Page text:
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Brian Cole
Brian Cole
Professor of Particle Physics, Columbia University
Primordial Matter: Recreating the Big (Little) Bang in the Laboratory
Primordial Matter: Recreating the Big (Little) Bang in the Laboratory
How did we get from the Big Bang to the present? In the past decade, physicists have made strides in understanding the evolution of our universe from that moment to where we are today. In the lab, we've created matter in a form that existed a hundred thousandths of a second after the Big Bang, when the universe was at a temperature of a billion billion Kelvin (pretty hot, to say the least). In his lecture, Professor Cole will discuss this “primordial” matter, that is created and then studied in nuclear collisions at particle colliders on Long Island and in Switzerland. He will look into what these experiments tell us about the properties of primordial matter, and how the nuclear collisions in many ways mirror the evolution of our own universe.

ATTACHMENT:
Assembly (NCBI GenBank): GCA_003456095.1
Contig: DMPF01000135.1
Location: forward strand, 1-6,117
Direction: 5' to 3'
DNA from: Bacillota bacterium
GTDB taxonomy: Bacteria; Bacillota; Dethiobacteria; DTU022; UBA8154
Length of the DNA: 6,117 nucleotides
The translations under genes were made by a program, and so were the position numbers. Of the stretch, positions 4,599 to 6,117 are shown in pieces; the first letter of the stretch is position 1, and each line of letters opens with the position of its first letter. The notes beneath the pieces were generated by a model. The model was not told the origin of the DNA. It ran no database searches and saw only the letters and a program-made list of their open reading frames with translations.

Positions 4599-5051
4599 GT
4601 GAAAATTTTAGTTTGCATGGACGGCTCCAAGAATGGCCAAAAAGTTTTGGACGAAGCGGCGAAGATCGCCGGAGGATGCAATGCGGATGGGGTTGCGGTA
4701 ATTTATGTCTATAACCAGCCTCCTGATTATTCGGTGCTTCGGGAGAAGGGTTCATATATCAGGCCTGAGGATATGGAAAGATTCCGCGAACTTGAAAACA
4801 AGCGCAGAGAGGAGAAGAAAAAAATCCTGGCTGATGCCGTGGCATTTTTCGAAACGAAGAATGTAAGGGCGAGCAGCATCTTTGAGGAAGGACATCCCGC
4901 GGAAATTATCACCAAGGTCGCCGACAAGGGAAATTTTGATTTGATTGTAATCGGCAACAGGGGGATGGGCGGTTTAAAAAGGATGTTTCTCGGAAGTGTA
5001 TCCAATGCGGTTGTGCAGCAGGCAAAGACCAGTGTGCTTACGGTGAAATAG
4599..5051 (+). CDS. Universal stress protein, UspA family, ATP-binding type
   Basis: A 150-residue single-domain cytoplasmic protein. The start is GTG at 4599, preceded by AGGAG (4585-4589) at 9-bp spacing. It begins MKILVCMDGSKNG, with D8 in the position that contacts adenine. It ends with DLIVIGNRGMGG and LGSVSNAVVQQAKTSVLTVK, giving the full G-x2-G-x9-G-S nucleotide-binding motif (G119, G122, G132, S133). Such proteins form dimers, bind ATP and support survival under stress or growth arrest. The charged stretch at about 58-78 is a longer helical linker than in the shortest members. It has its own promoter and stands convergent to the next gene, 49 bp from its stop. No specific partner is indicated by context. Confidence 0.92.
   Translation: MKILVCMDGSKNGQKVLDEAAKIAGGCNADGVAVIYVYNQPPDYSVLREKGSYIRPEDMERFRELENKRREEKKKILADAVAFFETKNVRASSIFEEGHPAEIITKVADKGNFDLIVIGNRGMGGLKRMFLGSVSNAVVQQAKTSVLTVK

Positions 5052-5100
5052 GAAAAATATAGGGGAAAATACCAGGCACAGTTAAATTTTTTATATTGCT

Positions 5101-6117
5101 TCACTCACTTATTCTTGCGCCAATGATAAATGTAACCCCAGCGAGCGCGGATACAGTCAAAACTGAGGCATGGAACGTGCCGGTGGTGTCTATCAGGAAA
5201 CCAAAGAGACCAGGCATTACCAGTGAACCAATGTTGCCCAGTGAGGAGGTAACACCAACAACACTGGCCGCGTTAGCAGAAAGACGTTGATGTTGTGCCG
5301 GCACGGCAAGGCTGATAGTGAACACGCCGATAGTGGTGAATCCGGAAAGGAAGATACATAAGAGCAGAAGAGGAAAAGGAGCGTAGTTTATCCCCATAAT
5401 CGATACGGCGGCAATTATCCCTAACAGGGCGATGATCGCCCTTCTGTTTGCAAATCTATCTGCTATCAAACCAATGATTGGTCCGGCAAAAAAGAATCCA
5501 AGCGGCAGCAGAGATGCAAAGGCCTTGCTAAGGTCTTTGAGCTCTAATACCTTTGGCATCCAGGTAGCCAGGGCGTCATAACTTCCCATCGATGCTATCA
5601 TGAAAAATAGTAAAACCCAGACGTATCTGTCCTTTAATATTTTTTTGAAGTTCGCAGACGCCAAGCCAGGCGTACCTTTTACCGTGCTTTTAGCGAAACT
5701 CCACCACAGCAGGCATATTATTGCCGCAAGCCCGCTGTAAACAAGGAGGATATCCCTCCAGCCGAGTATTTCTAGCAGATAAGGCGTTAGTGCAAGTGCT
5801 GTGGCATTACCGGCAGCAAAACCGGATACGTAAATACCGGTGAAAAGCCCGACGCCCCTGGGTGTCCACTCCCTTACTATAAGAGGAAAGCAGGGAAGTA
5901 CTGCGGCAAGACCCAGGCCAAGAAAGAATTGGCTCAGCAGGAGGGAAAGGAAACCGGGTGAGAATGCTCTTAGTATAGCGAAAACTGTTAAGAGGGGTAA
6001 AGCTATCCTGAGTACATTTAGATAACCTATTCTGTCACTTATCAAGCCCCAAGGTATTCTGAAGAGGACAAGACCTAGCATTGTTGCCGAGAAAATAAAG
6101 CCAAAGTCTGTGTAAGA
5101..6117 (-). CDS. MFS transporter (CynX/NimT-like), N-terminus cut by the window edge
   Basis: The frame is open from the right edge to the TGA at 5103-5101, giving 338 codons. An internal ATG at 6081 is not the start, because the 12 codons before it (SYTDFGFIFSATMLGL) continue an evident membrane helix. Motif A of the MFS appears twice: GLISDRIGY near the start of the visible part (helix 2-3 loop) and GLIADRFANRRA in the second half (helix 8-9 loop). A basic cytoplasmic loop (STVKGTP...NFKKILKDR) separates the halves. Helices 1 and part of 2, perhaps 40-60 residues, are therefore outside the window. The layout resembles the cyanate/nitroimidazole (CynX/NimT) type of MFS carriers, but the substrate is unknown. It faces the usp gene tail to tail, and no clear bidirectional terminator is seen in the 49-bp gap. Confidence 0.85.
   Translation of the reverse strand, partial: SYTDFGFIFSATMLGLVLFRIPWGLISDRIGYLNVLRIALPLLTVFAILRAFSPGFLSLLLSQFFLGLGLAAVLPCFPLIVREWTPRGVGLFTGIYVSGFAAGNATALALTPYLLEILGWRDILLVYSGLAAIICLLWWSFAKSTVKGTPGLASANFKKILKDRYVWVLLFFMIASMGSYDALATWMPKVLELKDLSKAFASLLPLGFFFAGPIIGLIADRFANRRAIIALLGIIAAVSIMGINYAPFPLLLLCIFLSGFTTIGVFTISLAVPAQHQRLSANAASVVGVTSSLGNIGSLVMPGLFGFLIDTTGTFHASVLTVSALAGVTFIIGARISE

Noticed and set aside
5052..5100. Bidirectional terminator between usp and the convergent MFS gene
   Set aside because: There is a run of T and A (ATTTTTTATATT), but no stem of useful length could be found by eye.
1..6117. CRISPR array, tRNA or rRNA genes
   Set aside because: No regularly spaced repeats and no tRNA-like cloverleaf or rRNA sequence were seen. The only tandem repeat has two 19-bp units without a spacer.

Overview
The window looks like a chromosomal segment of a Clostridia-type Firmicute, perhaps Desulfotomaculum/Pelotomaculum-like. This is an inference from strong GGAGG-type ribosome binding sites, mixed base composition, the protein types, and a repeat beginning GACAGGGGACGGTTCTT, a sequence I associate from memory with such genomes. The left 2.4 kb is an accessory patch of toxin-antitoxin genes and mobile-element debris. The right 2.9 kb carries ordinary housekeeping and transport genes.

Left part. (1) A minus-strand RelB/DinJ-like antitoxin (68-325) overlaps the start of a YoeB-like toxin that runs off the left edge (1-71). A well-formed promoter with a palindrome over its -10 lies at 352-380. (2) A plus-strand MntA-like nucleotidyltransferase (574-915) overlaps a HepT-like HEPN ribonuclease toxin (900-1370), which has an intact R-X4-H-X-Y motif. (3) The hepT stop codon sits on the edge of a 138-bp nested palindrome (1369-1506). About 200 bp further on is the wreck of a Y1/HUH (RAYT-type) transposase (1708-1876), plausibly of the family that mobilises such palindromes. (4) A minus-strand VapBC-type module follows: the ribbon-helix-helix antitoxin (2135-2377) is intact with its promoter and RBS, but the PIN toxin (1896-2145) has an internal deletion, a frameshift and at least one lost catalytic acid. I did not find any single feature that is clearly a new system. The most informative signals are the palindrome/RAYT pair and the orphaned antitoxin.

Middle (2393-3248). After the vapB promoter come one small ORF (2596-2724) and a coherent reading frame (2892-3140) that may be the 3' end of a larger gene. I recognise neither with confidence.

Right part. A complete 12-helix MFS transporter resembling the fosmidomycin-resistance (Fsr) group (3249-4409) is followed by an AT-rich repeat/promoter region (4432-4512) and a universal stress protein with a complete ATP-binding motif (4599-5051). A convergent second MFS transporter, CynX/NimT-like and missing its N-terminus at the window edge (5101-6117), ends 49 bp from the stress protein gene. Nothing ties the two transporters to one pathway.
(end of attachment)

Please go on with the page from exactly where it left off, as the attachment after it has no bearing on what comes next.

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163 Elizabeth Street
New York, NY 10012, USA
Bio
Brian Cole has spent his entire career studying matter at extreme densities and temperatures. He spent two decades working at Brookhaven National Laboratory on Long Island where the first breakthrough in creating primordial matter took place in the early 2000s. In the last three years, one of his leading accomplishments has been leading an international effort to study nuclear collisions within the ATLAS experiment at the Large Hadron Collider, a project complementary to the particle physics program which led to the discovery of the Higgs Boson.